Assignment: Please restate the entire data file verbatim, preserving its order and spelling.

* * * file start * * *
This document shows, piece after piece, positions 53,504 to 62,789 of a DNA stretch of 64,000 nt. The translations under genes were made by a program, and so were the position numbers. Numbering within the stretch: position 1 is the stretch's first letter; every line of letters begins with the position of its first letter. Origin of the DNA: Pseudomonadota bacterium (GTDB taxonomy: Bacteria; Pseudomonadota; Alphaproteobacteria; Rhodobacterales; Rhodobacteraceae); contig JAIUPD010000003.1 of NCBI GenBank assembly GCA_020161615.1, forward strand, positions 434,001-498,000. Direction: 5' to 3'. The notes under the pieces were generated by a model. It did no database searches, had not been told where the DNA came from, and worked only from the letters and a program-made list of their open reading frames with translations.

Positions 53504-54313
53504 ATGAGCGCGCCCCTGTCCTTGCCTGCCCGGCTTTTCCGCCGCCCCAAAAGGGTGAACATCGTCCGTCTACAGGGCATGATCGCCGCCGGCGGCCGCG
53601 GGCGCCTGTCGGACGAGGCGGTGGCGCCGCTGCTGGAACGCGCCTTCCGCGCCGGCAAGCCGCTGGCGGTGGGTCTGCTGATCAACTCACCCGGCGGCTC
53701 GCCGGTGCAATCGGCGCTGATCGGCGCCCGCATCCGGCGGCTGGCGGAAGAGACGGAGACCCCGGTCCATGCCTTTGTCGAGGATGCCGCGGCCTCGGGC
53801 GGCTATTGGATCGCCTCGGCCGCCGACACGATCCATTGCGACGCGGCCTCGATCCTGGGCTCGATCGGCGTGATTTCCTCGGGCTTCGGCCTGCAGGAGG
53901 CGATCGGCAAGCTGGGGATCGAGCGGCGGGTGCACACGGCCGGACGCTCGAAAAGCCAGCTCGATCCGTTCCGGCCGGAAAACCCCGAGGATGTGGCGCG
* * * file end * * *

This document shows, piece after piece, positions 53,504 to 62,789 of a DNA stretch of 64,000 nt. The translations under genes were made by a program, and so were the position numbers. Numbering within the stretch: position 1 is the stretch's first letter; every line of letters begins with the position of its first letter. Origin of the DNA: Pseudomonadota bacterium (GTDB taxonomy: Bacteria; Pseudomonadota; Alphaproteobacteria; Rhodobacterales; Rhodobacteraceae); contig JAIUPD010000003.1 of NCBI GenBank assembly GCA_020161615.1, forward strand, positions 434,001-498,000. Direction: 5' to 3'. The notes under the pieces were generated by a model. It did no database searches, had not been told where the DNA came from, and worked only from the letters and a program-made list of their open reading frames with translations.

Positions 53504-54313
53504 ATGAGCGCGCCCCTGTCCTTGCCTGCCCGGCTTTTCCGCCGCCCCAAAAGGGTGAACATCGTCCGTCTACAGGGCATGATCGCCGCCGGCGGCCGCG
53601 GGCGCCTGTCGGACGAGGCGGTGGCGCCGCTGCTGGAACGCGCCTTCCGCGCCGGCAAGCCGCTGGCGGTGGGTCTGCTGATCAACTCACCCGGCGGCTC
53701 GCCGGTGCAATCGGCGCTGATCGGCGCCCGCATCCGGCGGCTGGCGGAAGAGACGGAGACCCCGGTCCATGCCTTTGTCGAGGATGCCGCGGCCTCGGGC
53801 GGCTATTGGATCGCCTCGGCCGCCGACACGATCCATTGCGACGCGGCCTCGATCCTGGGCTCGATCGGCGTGATTTCCTCGGGCTTCGGCCTGCAGGAGG
53901 CGATCGGCAAGCTGGGGATCGAGCGGCGGGTGCACACGGCCGGACGCTCGAAAAGCCAGCTCGATCCGTTCCGGCCGGAAAACCCCGAGGATGTGGCGCG